For us modern folks, it can be hard to understand the worldview of ancient people. They didn't know about outer space or the heliocentric view of the solar system, but they did their best to understand the world given the information they had at hand. In fact, the pre-Indo-European inhabitants of Europe didn't even think of the sky as a separate realm the way Indo-European cultures did. So what does that mean in terms of the way the Minoans viewed the cosmos?

You're probably familiar with the three-worlds cosmos that many pre-Christian Indo-European cultures had. The Norse version is especially popular, given that J.R.R. Tolkien adapted it for his own imaginary world. In the three-worlds view, the 'top' or upper world is the sky; the middle realm is the Earth and the area right above it where people and animals live; and the lower realm is beneath the Earth - the Underworld.

But this three-worlds cosmos is based on the Indo-European notion that the sky is its own separate realm, the place where the Indo-European sky gods (Zeus, Dyaus Pitar, Tyr) lived and ruled. But before the Indo-Europeans spread their culture through Old Europe and added this third realm to the worldview, the cosmos looked a little different. There were only two worlds.

Have a look at the graphic I've included with this post and you'll see what I mean. The Minoans, like many other people who had no contact with the Indo-Europeans, viewed the cosmos as a giant sphere. That makes sense - after all, that's exactly what it looks like if you don't have access to a telescope. They visualized this sphere as being divided in half by the plane of the Earth's surface.

The upper half of the sphere, including everything on top of the Earth's surface, was part of the Upperworld. This is the daylight world we all share. The lower half of the sphere was the Underworld, the realm of the Ancestors and, in some cultures, the abode of unpleasant and downright dangerous beings.

Some ancient peoples thought that the sphere turned around the Earth's surface over the course of each day - in other words, they thought the Underworld slid up above the Earth at night, allowing people to see the Ancestors' hearth fires (the stars). This interpretation of the night sky was common from the Stone Age onward, across multiple cultures and continents, and is one reason some cultures feared the night and shut their windows tight against it - it appeared to them that whatever creatures might be living in the Underworld 'came out to play' at night.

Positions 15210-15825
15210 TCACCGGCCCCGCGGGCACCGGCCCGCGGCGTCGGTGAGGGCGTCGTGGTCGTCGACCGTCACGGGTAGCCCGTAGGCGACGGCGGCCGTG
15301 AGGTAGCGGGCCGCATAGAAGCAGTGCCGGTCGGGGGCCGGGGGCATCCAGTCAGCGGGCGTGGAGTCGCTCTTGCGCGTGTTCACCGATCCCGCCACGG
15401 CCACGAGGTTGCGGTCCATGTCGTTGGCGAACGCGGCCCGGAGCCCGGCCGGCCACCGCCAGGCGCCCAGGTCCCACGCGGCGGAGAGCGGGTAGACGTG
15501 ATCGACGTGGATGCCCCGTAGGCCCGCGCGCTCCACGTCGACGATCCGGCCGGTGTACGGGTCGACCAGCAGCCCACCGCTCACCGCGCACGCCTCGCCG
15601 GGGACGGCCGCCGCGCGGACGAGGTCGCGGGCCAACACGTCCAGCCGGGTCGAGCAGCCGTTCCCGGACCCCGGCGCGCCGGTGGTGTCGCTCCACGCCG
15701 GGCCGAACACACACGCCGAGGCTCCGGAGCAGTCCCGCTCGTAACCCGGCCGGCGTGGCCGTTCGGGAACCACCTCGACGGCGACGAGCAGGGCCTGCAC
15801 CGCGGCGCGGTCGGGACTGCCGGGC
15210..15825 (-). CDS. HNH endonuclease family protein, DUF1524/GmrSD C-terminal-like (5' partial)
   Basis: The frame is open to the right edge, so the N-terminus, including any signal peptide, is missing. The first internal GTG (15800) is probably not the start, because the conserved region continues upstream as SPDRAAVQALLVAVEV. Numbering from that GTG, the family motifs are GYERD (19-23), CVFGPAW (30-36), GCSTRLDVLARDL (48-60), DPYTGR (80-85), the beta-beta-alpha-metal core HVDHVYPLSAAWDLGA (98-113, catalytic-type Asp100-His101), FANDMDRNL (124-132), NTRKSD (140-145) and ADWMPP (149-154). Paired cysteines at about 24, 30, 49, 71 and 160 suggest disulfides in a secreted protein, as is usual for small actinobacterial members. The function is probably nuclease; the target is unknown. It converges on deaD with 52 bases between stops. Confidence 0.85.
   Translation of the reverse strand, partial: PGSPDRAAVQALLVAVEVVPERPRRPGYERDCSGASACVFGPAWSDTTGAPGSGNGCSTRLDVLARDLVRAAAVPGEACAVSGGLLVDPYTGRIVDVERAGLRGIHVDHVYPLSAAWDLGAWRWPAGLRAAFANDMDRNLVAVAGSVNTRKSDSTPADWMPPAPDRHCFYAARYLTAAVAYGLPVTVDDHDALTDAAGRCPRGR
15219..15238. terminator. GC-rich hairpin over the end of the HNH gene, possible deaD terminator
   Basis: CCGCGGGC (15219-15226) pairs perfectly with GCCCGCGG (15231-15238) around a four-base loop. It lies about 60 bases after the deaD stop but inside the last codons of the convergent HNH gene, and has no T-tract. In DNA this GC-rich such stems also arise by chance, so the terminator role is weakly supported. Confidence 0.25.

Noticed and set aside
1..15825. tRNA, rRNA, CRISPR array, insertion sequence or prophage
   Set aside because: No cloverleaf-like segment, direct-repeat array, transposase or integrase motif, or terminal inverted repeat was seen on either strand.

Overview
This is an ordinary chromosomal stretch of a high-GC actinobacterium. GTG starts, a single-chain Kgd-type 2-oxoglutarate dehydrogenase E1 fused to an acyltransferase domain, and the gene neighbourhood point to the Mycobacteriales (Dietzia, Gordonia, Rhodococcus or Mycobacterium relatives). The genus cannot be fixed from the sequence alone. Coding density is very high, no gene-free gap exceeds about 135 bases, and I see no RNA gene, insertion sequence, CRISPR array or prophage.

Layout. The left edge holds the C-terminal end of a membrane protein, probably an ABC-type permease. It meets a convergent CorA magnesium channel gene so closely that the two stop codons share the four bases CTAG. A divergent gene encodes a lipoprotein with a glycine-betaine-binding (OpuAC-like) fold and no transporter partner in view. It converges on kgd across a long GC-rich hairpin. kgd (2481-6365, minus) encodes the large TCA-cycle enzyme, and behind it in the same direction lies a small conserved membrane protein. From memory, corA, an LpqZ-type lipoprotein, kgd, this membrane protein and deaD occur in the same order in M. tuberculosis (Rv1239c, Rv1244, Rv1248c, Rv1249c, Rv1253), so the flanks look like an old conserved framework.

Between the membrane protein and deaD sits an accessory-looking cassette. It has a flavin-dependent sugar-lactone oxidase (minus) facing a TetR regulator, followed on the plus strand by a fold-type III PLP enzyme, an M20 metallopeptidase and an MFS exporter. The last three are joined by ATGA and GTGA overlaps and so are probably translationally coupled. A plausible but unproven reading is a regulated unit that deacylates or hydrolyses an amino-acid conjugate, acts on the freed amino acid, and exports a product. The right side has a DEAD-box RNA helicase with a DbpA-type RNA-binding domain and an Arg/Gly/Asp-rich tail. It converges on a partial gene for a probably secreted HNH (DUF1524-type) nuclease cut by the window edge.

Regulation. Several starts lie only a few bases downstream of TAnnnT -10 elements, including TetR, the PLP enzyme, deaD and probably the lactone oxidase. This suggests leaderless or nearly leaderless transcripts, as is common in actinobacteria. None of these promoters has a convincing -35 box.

The Egyptians held to this two-world cosmology, with their sun god riding across the Upperworld during the day and the Underworld at night in his solar barque. Like other non-Indo-European cultures, they viewed the sky as an integral part of the Upperworld and not a separate realm of its own.

One consequence of this two-worlds cosmology is the idea that any hole in the ground (cave, crevice, etc.) is a passageway between the Upperworld and the Underworld. For the Minoans, this meant that caves gave direct access to the Ancestors through the body of their Earth Mother Goddess Rhea. This is also the concept that allowed oracles such as the one at Delphi (which is demonstrably pre-Greek) to flourish in caves: these holes in the ground provide access to realms we cannot normally reach, and that are dangerous for anyone who is not properly trained.

The next time you watch the sun set or rise, try to envision the sphere that the ancient peoples saw, and imagine it sliding up or down, carrying the Two Worlds with it. Then you'll be a little closer to viewing the universe the way the Minoans did.